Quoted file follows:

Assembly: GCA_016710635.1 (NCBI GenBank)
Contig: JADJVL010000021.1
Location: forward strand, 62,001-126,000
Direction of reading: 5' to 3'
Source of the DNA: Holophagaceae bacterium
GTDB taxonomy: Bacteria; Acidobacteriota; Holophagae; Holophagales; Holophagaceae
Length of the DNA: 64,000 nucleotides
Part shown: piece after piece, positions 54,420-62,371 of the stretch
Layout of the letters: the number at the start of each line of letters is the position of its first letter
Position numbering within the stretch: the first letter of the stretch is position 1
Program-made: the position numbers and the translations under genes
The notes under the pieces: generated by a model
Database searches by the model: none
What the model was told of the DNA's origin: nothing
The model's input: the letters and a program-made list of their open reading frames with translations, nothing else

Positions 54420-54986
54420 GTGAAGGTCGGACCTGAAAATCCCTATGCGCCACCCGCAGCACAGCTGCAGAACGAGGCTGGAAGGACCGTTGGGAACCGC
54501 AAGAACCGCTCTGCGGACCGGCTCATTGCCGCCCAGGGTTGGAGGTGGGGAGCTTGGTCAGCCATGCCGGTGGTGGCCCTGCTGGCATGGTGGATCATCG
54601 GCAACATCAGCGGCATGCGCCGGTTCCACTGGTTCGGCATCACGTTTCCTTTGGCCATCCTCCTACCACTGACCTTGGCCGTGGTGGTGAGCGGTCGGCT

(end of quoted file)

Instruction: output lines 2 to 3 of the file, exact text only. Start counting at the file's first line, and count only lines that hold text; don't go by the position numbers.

Contig: JADJVL010000021.1
Location: forward strand, 62,001-126,000